These unplanned but successful moves gave Arnault the germ of one big idea — to take over as many well-respected but struggling brands as possible and manage them all under one umbrella, a move that would ensure economies of scale in everything from procuring raw materials to buying commercial and advertising space. He got a chance to give the idea a concrete shape when the stock market crash of 1987 allowed him to purchase a large stake in LVMH, then a much smaller luxury group. Eventually, Arnault seized management control of LVMH by exploiting the power struggle between the Vuitton family patriarch Henry Racamier and the Moët-Hennessy chief executive Alain Chevalier.

Business is like a game of tennis. You battle it out and shake hands at the end.

— Bernard Arnault replying to his rivals’ accusations that he is a “wolf in cashmere clothing”.

Over the years, Bernard Arnault has perfected this skill to be in the right place at the right time, pocketing one brand after another with a combination of cunning and ruthlessness. For instance, soon after taking over LVMH, he capitalized on another family quarrel to take control of Château d’Yquem, one of the world’s most famous dessert wine and his personal favorite. In the early days of his career, the sanctimonious business community and media in France derided Arnault for deliberately becoming the “corporate raider,” but subsequently began respecting him grudgingly for his extraordinary understanding of the luxury and fashion business.

Indeed, Arnault’s success story is not all about cold ruthlessness. The LVMH head has shown that he has the patience and meticulousness of a seamstress when it comes to hiring and handling talented but mercurial designers, redefining brands, and dealing with competition. His hiring of John Galliano to revive Dior and the subsequent fantastic turnaround of the brand is fashion legend. Incidentally, Galliano was recently fired by Arnault allegedly for making anti-Semitic statements.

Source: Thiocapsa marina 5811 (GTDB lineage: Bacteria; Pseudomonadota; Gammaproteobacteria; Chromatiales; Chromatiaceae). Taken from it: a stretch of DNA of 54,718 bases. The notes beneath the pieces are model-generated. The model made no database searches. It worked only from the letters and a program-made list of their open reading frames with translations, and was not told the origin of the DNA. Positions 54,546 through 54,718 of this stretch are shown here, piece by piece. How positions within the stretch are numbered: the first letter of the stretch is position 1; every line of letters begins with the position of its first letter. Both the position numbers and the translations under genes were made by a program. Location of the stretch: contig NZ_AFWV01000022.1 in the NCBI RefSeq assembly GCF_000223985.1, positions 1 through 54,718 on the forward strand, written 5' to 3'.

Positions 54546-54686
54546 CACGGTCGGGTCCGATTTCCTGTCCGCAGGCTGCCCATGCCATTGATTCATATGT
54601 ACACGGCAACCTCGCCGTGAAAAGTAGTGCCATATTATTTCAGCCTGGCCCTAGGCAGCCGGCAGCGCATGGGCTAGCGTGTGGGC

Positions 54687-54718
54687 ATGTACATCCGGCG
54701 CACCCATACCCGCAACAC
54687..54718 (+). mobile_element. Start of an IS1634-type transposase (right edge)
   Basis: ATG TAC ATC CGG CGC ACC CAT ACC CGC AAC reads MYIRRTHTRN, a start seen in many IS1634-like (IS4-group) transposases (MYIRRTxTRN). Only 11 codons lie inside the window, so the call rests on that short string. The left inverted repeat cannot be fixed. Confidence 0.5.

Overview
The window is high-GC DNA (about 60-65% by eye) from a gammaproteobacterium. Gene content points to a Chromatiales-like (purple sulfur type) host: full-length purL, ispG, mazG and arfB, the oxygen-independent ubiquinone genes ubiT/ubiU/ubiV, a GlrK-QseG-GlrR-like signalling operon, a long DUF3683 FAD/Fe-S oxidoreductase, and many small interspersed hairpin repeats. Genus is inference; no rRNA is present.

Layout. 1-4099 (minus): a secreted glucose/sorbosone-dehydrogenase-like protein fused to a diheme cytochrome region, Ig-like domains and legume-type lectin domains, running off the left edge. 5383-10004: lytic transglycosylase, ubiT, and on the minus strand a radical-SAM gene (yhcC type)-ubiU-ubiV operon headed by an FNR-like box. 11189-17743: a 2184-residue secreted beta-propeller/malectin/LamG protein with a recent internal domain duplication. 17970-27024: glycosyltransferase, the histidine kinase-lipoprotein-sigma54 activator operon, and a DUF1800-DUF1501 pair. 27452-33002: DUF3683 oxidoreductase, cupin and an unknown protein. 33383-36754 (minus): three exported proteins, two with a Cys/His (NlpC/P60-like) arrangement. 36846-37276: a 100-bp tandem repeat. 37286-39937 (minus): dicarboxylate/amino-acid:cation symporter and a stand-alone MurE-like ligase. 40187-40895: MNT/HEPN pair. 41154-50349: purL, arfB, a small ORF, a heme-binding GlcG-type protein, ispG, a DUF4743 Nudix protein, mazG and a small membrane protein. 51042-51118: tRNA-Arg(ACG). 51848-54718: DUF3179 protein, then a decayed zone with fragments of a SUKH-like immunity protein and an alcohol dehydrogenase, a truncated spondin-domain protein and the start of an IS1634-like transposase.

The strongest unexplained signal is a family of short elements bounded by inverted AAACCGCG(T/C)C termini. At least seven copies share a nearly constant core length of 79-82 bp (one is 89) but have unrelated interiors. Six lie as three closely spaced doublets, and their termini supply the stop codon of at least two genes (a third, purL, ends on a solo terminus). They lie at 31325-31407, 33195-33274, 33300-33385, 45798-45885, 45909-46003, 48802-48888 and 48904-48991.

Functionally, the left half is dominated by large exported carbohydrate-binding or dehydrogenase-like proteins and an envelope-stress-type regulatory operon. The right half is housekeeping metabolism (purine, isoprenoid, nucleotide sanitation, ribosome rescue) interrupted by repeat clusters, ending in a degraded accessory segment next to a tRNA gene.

In his ability to chart new growth paths too, Arnault is a cut above the rest in the fashion fraternity. He was one of the first few luxury group owners to look at emerging economies like China and Russia as viable growth avenues. He began expanding the LVMH footprint across developing countries several years ago, a strategy that allowed the luxury group to cope with the last recession much better than its peers. The recent Prada IPO in the Hong Kong market shows that other fashion brands are trying to raise capital to penetrate emerging markets, following the footsteps of LVMH.

Another defining feature of Arnault’s personality as a businessman is his litigious and adversarial nature when it comes to defending his brands or shareholders’ interests. He famously took Ebay to court alleging that the e-commerce company failed to prevent the sale of fake LVMH goods, and he won. A few years back, he also took Morgan Stanley and its star luxury-goods analyst to court for what he termed as the investment bank’s unfair support of his rival in a takeover battle.

These days, there is an unusual buzz in the luxury market — while Samsonite and Prada have already launched their IPOs in the Hong Kong market, Coach is planning to follow in their footsteps. As well, LVMH is seemingly doing what it has always done best under Arnault — positioning itself for its next big move. It is no secret that Arnault wants to add one more high-profile brand to the LVMH portfolio, but there are hardly any left that can be taken over easily. Last year, he unsuccessfully targeted Hermès, the ultra-chic French brand that specializes in silk scarves and handbags. After a standoff between Patrick Thomas, the chief executive of Hermès, and Arnault, the five dozen heirs who own 73% of Hermès are working on a plan to fend off LVMH and Arnault once and for all.

Meanwhile, all LVMH can do is keep waiting for the right time. But this is a luxury the group can afford. After all, its owner has fashioned the wait-and-watch game into a fine art.